## Archive for September, 2019

### Zeroing in on Zeros

Given a function ${f(x)}$ of a real variable, we often have to find the values of ${x}$ for which the function is zero. A simple iterative method was devised by Isaac Newton and refined by Joseph Raphson. It is known either as Newton’s method or as the Newton-Raphson method. It usually produces highly accurate approximations to the roots of the equation ${f(x) = 0}$.

A rational function with five real zeros and a pole at x = 1.

### George Salmon, Mathematician & Theologian

George Salmon (1819-1904) [Image: MacTutor]

As you pass through the main entrance of Trinity College, the iconic campanile stands before you, flanked, in pleasing symmetry, by two life-size statues. On the right, on a granite plinth is the historian and essayist William Lecky. On the left, George Salmon (18191904) sits on a limestone platform.

Salmon was a distinguished mathematician and theologian and Provost of Trinity College. For decades, the two scholars have gazed down upon multitudes of students crossing Front Square. The life-size statue of Salmon, carved from Galway marble by the celebrated Irish sculptor John Hughes, was erected in 1911. Next Wednesday will be the 200th anniversary of Salmon’s birth [TM171 or search for “thatsmaths” at irishtimes.com].

### Spiralling Primes

The Sacks Spiral.

The prime numbers have presented mathematicians with some of their most challenging problems. They continue to play a central role in number theory, and many key questions remain unsolved.

Order and Chaos

The primes have many intriguing properties. In his article “The first 50 million prime numbers”, Don Zagier noted two contradictory characteristics of the distribution of prime numbers. The first is the erratic and seemingly chaotic way in which the primes “grow like weeds among the natural numbers”. The second is that, when they are viewed in the large, they exhibit “stunning regularity”.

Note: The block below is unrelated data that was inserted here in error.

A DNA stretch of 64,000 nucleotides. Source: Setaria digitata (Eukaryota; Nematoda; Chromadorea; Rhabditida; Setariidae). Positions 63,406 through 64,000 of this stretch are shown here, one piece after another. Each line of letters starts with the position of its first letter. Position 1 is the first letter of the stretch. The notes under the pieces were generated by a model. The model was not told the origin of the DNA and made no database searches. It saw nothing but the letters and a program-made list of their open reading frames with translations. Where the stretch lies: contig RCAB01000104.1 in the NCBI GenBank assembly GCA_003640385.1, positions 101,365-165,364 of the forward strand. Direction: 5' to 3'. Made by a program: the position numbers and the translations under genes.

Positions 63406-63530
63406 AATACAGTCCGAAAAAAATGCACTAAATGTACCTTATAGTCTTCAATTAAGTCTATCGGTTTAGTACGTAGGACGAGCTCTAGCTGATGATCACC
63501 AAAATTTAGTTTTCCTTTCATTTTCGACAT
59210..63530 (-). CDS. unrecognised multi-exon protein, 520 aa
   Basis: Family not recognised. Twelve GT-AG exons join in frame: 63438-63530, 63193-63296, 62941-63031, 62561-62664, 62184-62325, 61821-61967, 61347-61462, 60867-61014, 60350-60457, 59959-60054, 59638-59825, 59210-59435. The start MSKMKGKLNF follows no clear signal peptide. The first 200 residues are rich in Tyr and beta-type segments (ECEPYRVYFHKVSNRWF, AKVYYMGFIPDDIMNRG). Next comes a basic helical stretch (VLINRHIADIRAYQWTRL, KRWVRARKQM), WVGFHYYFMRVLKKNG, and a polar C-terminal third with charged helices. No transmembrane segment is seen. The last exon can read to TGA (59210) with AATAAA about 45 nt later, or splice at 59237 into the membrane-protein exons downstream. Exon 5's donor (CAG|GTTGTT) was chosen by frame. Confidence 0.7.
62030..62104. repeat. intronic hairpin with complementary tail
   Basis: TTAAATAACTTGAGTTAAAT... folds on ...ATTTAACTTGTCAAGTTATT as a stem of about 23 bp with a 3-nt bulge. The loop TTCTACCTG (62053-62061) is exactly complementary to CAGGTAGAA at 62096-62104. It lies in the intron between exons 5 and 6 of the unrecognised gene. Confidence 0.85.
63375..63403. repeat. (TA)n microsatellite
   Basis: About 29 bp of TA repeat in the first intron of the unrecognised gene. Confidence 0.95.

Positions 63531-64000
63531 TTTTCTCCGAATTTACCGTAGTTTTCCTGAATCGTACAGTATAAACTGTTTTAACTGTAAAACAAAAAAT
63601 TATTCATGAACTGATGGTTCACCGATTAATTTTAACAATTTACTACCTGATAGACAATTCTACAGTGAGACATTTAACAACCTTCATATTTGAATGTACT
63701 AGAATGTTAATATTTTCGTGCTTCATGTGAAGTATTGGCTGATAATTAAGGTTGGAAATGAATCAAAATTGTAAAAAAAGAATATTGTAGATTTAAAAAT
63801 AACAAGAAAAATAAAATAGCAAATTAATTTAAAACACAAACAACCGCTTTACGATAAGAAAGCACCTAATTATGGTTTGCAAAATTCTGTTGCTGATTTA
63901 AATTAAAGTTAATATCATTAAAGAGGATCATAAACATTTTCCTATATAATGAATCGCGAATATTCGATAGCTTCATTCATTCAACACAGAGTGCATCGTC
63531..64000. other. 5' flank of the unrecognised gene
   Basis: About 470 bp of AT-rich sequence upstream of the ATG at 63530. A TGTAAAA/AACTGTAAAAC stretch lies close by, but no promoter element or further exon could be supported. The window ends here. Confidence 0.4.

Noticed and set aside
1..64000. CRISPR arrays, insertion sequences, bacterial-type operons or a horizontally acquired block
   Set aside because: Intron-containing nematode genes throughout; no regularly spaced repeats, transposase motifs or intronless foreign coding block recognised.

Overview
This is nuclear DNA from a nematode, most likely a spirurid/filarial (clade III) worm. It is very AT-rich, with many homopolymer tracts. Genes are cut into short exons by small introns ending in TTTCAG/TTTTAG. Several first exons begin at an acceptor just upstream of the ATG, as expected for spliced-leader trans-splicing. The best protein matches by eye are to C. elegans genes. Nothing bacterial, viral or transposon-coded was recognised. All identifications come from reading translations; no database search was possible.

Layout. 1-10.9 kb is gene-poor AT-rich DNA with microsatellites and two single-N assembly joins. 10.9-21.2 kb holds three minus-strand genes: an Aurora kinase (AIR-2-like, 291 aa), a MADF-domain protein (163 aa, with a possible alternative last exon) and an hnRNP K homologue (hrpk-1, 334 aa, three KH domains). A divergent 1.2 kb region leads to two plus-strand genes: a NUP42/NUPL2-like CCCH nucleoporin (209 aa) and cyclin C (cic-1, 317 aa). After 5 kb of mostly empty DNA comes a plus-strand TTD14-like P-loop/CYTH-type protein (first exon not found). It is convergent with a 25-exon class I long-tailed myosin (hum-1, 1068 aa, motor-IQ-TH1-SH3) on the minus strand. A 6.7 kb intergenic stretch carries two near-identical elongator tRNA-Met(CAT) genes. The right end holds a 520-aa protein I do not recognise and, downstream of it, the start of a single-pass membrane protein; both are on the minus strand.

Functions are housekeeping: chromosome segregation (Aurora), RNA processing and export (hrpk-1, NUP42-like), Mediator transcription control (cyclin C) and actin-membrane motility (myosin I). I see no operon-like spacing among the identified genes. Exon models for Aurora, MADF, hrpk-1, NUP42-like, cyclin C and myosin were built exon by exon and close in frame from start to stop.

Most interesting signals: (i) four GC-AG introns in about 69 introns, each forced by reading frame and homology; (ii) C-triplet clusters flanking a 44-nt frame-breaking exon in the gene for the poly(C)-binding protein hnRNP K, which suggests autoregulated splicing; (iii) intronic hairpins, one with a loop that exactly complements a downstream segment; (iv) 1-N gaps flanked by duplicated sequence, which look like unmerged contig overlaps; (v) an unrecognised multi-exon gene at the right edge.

### An English Lady with a Certain Taste

Ronald Fisher in 1913

One hundred years ago, an English lady, Dr Muriel Bristol, amazed some leading statisticians by proving that she could determine by taste the order in which the constituents are poured in a cup of tea. One of the statisticians was Ronald Fisher. The other was William Roach, who was to marry Dr Bristol shortly afterwards.

Many decisions in medicine, economics and other fields depend on carefully designed experiments. For example, before a new treatment is proposed, its efficacy must be established by a series of rigorous tests. Everyone is different, and no one course of treatment is necessarily best in all cases. Statistical evaluation of data is an essential part of the evaluation of new drugs [TM170 or search for “thatsmaths” at irishtimes.com].